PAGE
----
Fillings or Feelings

Generally speaking, people have very little trouble distinguishing between fillings and feelings.  I know of one particular incident, however, when the two were confused.  My youngest brother was listening to a discussion on how a person’s feelings had been hurt.  Eager to participate, he gave a big smile and said:  “I have feelings too, see,” and then he pointed to the fillings in his mouth.

The gnawing truth is that both fillings and feelings are directly connected to something that is missing.  In the case of fillings, part of a tooth is missing, so a dentist fills the tooth.  Feelings, on the other hand, can be more of a challenge; the emptiness related to them are emotional in nature.

A person may feel empty because of grief, a self-esteem issue, or disappointment. The solution involves more than just an injection and the mixing of a composite resin to fill a tooth.  The need is a relationship and not more resin:

  • If your feelings have drained you and you’re running on fumes, it might give you some consolation to think of God as “the Father of compassion and the God of all comfort, who comforts us in all our troubles ( 2 Corinthians 1:3-4).”
  • If you’re struggling with a major decision, James 1:5 can be reassuring: “If any of you lacks wisdom, let him ask of God, . . . and it will be given to him.”
  • If you’re worn out, you can find the strength you need because “the Lord will give strength to His people (Psalm 29:11).”
  • If your life seems dry and barren, a relationship with Jesus may be what you need: “I have come that they may have life, and that they may have it more abundantly” (John 10:10).
  • If you have a gnawing hunger that you can’t seem to satisfy, you may be eating the wrong bread. Jesus said:  “I am the Bread of Life. The person who aligns with me hungers no more and thirsts no more (John 6).”

You may have gone through life as the kid nobody wanted on their team; as the person who could never make it to the first chair in the school band; the singer who was always off key; or, the wilted flower on a piece of outdated wallpaper.  If so, I have some good news for you.  Jesus said: “The Father gives me the people who are mine. Every one of them will come to me, and I will always accept them (John 6:37).”  There are no exceptions: Jesus loves you, accepts you, and He always will.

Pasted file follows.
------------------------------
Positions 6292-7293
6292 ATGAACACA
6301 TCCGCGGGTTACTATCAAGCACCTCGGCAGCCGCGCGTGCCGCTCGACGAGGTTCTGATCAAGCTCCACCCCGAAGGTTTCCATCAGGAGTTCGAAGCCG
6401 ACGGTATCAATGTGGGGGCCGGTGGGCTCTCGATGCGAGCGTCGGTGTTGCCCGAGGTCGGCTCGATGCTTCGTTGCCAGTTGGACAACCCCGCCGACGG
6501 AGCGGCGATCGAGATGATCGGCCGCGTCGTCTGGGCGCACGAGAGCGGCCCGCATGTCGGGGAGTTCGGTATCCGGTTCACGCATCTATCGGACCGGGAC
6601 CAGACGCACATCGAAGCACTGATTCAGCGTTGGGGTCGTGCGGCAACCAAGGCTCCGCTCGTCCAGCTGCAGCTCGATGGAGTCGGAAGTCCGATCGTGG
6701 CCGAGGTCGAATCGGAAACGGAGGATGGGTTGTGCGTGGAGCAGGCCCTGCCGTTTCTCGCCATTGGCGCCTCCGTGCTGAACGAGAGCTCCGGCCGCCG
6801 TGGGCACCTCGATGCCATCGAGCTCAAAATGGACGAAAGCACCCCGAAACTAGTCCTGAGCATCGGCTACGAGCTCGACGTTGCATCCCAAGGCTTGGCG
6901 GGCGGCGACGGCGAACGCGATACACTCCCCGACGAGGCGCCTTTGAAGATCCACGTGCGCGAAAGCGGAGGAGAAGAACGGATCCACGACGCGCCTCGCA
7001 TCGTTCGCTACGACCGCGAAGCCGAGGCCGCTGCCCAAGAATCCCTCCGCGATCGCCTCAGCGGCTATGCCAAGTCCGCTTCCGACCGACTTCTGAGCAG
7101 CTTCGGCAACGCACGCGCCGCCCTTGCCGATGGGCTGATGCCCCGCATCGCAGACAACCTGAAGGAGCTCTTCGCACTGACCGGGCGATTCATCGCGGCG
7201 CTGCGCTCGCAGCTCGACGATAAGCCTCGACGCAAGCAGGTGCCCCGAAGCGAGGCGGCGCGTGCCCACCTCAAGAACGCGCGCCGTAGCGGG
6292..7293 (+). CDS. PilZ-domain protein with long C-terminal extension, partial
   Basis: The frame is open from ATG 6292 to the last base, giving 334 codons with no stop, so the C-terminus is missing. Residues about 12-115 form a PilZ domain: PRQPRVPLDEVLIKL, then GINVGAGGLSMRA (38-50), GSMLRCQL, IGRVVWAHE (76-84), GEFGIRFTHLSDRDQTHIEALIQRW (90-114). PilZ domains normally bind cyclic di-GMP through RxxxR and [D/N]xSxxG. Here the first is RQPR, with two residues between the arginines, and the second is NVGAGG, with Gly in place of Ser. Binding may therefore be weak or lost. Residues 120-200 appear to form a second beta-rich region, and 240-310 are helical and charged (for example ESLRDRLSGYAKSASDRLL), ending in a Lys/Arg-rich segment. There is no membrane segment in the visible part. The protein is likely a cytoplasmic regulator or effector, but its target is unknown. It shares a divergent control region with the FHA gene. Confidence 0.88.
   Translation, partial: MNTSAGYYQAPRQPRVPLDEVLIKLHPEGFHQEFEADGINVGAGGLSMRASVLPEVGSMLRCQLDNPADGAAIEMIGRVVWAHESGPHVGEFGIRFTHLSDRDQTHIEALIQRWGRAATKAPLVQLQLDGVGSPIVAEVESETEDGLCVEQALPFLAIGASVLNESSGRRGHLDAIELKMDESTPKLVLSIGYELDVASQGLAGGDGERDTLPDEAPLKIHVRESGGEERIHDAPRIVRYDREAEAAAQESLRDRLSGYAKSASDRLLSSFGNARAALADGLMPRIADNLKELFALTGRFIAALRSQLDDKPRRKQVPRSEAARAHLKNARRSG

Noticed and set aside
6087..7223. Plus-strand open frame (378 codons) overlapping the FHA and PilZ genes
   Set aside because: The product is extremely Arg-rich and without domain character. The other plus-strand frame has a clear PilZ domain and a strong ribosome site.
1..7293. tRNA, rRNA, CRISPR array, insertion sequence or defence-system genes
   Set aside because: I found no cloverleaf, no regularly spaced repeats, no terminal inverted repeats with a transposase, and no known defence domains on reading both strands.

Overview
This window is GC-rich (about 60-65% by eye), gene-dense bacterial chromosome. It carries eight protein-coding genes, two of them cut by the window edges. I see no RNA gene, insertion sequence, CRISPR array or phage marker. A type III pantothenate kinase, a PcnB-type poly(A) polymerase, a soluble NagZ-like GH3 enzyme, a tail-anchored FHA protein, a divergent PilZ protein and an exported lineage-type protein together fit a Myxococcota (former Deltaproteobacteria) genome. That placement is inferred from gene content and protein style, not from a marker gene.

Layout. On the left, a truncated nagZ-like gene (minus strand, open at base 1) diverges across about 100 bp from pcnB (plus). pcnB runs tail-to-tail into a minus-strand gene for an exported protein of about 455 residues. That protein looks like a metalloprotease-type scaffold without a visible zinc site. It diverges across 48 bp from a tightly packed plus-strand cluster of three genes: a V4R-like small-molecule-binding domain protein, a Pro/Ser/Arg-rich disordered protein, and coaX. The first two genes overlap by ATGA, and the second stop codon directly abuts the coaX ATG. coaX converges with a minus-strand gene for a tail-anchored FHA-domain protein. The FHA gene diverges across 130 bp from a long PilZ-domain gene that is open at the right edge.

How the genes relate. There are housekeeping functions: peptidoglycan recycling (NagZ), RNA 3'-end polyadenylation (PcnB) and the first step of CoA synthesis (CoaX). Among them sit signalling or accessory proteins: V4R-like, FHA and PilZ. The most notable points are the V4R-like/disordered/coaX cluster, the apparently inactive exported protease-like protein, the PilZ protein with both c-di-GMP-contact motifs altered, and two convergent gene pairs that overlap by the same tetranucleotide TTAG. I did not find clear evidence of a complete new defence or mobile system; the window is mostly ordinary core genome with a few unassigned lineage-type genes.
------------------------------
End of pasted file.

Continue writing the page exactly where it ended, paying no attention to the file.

The Pursuit of Peace

Pursuit-LogoI was flipping through the pages of the Psalms late yesterday afternoon, and 5 words from Psalm 34 caught my attention:  “Seek peace and pursue it.”  When I examined the words of this verse, I came away with the idea that it is a faith and works verse.

The faith part is found in the word “seek.”  The original meaning of the word has the idea of seeking within the context of worship, or praying for peace.

The works part of the verse is even more interesting.  The word “pursue” should be understood within the scope of intense persecution.  You should pursue peace with same energy and intensity of a zealous persecutor.

There is considerable harmony between the uses of pursue in the Old Testament, and the way Paul uses it in the New Testament:

  • In Romans 14:19, Paul encouraged the Christians at Rome to “Pursue what makes for peace and for building up one another.”
  • I Thessalonians 5:15: “See to it that no one repays evil for evil to anyone, but always pursue what is good for one another and for all.”
  • I Timothy 6:11: “Pursue righteousness, godliness, faith, love, endurance, and gentleness.”

It has been said that whatever catches your attention, catches you.  I trust you’ll turn your attention to the business of “seeking peace and pursuing it.”  Peter confirms the importance of this endeavor:

Whoever desires to love life and see good days let him keep his tongue from evil and his lips from speaking deceit; let him turn away from evil and do good; let him seek peace and pursue it. For the eyes of the Lord are on the righteous, and his ears are open to their prayer. But the face of the Lord is against those who do evil.    ~I Peter 3:10-12